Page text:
Anyone building a new house in South Miami — or in some cases renovating existing ones — will have to install solar panels after the city commission approved a groundbreaking law this week.
The measure, the first of its kind in Florida, will go into effect in two months on September 18th.
The ordinance passed 4-1, with commissioner Josh Liebman dissenting.
Under the rules, new residential construction would require 175 square feet of solar panels to be installed per 1,000 square feet of sunlit roof area, or 2.75 kw per 1,000 square feet of living space, whichever is less. If the house is built under existing trees, the shade may exempt it.
Home renovations that replace more than 75% of the structure or extend the structure by more than 75% would also have to follow the new ordinance.
South Miami Mayor Philip Stoddard, a biology professor at Florida International University, has championed this measure. His entire home runs on solar and he drives an electric car. His monthly electric bill is about $10.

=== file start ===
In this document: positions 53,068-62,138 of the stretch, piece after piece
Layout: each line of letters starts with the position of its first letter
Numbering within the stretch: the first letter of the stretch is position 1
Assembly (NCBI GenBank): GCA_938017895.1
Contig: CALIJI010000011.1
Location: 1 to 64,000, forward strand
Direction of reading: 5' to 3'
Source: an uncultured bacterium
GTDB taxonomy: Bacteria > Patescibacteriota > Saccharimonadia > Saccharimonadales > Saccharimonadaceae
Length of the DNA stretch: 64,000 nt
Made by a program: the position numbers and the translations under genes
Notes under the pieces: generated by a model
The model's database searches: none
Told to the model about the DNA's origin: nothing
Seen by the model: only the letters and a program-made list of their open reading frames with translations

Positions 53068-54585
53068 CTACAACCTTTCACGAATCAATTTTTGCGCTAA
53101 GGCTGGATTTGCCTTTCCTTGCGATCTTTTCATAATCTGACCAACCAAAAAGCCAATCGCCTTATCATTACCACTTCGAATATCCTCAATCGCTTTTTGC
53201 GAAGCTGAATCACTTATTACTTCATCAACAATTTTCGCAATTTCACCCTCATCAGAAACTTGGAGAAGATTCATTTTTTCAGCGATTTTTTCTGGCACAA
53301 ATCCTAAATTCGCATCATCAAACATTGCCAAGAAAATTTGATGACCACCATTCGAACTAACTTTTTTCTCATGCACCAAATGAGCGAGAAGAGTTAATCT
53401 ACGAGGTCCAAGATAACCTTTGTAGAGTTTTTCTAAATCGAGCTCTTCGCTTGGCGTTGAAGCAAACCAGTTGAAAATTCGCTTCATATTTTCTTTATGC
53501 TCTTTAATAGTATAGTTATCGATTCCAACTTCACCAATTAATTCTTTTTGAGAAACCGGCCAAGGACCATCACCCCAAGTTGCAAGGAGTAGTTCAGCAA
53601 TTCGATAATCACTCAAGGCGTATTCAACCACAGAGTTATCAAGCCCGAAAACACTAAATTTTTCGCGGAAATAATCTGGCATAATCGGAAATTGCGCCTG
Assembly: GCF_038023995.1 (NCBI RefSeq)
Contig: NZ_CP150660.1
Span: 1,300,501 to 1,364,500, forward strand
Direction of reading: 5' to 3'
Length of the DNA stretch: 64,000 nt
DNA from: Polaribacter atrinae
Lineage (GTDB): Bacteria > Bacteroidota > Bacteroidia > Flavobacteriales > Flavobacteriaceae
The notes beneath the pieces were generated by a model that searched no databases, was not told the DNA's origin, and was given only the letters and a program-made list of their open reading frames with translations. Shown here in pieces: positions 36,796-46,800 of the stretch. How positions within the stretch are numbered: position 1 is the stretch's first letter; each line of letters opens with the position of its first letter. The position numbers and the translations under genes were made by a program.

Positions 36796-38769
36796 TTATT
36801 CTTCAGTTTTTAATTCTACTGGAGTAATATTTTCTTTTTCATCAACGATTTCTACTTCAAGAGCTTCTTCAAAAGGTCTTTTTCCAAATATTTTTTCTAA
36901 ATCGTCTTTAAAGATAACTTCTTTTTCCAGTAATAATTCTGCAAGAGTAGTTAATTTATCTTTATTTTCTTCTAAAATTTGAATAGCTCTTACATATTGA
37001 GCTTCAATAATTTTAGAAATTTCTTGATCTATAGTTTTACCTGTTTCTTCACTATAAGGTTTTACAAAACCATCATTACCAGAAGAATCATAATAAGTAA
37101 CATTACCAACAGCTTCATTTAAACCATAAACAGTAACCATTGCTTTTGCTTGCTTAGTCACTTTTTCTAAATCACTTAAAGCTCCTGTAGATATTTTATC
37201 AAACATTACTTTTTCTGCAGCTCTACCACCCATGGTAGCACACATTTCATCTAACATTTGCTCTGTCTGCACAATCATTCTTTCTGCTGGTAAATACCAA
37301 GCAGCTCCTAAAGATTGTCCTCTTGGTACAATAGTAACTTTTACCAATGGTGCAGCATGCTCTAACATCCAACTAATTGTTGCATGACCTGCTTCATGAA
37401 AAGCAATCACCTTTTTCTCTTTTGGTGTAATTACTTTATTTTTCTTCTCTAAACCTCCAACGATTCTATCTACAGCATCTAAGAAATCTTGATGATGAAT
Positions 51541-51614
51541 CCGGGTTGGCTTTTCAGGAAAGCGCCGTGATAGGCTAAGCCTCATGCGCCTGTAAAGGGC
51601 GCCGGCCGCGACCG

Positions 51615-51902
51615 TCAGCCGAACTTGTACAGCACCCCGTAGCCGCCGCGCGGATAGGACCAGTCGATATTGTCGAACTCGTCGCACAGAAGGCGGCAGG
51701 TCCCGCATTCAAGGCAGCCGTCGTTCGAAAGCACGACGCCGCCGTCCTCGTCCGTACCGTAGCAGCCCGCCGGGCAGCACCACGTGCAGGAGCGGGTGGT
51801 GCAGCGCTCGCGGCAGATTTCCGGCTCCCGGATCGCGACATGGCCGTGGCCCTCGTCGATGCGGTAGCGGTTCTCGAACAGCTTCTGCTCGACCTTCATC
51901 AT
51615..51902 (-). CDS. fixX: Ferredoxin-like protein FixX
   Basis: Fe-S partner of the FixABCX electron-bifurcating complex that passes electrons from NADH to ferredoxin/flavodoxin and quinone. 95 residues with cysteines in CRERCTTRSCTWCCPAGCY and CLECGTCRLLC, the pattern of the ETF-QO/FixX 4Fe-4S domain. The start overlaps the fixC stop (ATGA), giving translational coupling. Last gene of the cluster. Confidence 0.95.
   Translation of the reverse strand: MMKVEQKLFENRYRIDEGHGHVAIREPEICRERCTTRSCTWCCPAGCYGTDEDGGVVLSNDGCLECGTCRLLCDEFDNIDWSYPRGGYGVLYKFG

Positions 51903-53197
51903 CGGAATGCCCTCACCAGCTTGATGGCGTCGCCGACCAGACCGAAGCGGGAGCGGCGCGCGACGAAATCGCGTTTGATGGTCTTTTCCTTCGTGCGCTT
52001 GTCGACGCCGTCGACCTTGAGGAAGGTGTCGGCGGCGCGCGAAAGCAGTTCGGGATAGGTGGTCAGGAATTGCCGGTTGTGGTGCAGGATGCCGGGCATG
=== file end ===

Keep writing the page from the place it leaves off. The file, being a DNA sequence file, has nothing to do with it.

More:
“Solar reduces the cost of home ownership, it makes houses sell faster, it returns more to a builder, it makes local jobs, and most importantly, it reduces carbon emissions today to help our children and grandchildren have a better future tomorrow,” he told the Miami Herald.
Liebman said he is not against solar, but supports “the freedom of choice’’ for the city’s residents. He also said he was concerned that nearly 7% of the city’s budget comes from fees the utility pays to the city.
“So even if we were were going to give up one-sixth of that, it would still be 1 percent of our budget. Where is the substitute?”